Thumb-Sized Bat Breaks a World Record, Gets Killed by House Cat

by Megan Molseed
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A thumb-size bat made some great strides before meeting an untimely demise at the hands of a hungry house cat.

The unlucky flying mammal was fresh off a record-breaking journey traveling over 1,200 miles to Russia from the U.K.

The female thumb-sized creature was a member of the Nathusius’ pipistrelle family. The super flyer weighed just under 0.3 ounces – or about eight grams. She was found injured in Western Russia near the village of Molgino shortly after her flight. Unfortunately, her injuries were far too great and the animal passed away not long afterward. A statement by the UK’s Bat Conservation Trust, the animal was more than likely injured by a cat.

A Tiny Bat Makes Olympic-Sized Journey

The tiny flying creature is nicknamed the “Olympic bat.” She earned the moniker after completing one of the greatest flights known to be completed by a bat. In total, the tiny record-breaker completed a journey of 1,254 miles before meeting her demise.

When the tiny animal was found injured after the magnificent journey, it was discovered that she had been “ringed” or “tagged” with a label reading “London Zoo.”

The tiny bat had been tagged at Bedfont Lakes Country Park in London by a bat recorder in 2016.

This bat was traveling west to east. However, the majority of past recordings have been bats traveling south to west from Latvia. Also, most of the previously recorded flights have been those of male Nathusius pipistrelle.

Her Legacy Will Help Guide Science

While the remarkable creature suffered a tragic fate after making Nathusius pipistrelle history, her legacy is one that will remain on the books for some time. Experts following the harrowing and tragic story have dubbed her the “Olympic Bat” because her story is one of greatness. Not only has she conquered an amazing feat, but she has also helped scientists understand a little more about her species.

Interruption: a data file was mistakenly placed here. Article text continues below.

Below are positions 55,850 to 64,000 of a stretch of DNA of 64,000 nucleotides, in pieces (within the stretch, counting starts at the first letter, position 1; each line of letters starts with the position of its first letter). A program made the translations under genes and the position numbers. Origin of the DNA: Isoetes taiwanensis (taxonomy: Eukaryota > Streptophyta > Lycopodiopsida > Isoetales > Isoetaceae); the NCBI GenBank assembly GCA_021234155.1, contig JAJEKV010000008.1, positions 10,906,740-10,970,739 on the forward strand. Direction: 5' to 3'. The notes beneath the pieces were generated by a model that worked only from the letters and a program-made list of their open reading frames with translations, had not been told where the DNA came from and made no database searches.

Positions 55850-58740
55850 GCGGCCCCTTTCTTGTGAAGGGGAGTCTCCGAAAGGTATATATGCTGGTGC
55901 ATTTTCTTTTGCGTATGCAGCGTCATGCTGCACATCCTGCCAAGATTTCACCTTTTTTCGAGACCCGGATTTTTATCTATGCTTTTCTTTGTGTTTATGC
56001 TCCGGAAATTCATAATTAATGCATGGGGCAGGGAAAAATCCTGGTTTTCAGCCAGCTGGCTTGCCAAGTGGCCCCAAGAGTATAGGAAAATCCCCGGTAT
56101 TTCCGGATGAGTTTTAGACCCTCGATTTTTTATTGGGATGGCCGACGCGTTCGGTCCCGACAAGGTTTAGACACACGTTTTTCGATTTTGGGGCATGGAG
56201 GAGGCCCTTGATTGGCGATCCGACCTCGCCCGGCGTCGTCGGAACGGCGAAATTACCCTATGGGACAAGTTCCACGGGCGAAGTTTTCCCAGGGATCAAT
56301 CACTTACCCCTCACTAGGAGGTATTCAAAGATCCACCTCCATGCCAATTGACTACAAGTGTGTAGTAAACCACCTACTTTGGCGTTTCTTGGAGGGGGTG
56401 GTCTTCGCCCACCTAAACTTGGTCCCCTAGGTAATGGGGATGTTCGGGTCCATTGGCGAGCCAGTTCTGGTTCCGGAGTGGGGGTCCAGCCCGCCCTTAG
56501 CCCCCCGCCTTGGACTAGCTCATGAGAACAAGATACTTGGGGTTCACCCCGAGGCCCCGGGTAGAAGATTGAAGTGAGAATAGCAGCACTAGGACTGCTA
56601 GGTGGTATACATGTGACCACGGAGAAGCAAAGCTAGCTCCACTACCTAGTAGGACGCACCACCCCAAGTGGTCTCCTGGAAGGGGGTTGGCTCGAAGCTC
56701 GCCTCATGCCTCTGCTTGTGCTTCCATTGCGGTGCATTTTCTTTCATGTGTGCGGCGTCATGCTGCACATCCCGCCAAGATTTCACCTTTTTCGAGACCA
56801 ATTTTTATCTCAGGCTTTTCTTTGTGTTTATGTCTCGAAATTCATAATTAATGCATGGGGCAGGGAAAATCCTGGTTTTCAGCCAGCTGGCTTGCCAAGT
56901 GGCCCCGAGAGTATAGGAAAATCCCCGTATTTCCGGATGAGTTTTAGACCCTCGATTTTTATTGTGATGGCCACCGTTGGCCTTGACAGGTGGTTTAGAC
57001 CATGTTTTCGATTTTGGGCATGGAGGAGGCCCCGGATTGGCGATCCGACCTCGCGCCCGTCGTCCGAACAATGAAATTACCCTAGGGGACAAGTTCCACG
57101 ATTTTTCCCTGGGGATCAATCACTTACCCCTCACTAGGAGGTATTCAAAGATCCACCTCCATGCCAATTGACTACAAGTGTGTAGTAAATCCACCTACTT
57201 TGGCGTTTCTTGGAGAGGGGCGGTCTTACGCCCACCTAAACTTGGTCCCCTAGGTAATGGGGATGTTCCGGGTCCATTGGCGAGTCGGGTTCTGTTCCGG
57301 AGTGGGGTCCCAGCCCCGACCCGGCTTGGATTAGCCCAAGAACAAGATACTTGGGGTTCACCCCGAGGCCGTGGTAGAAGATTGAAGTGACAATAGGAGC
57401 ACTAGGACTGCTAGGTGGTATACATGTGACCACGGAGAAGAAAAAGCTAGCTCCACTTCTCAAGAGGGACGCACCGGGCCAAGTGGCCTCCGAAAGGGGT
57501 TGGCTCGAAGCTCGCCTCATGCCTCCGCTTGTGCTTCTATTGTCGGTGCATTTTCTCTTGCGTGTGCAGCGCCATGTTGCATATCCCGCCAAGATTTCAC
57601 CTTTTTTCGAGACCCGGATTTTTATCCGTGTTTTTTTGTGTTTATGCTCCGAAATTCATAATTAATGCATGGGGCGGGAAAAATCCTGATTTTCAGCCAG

“What an Olympian!” declared the Head of Bat Conservation Trust Services, Lisa Worledge.

“This is a remarkable journey and the longest one we know of any bat from Britain across Europe,” the expert continued. Worledge added that this remarkable journey will help conservationists to better understand bat migration.

“The movements of Nathusius pipistrelles around the UK and between the UK and the continent remain largely mysterious,” Worledge explained. “This journey is an exciting scientific finding and another piece in the puzzle of bat migration.”

The only record to top this little one’s journey is one by a Nathusius pipistrelle. This little animal made a journey from Latvia to Spain in 2019. This tiny creature completed a journey of just over 1,380 miles.

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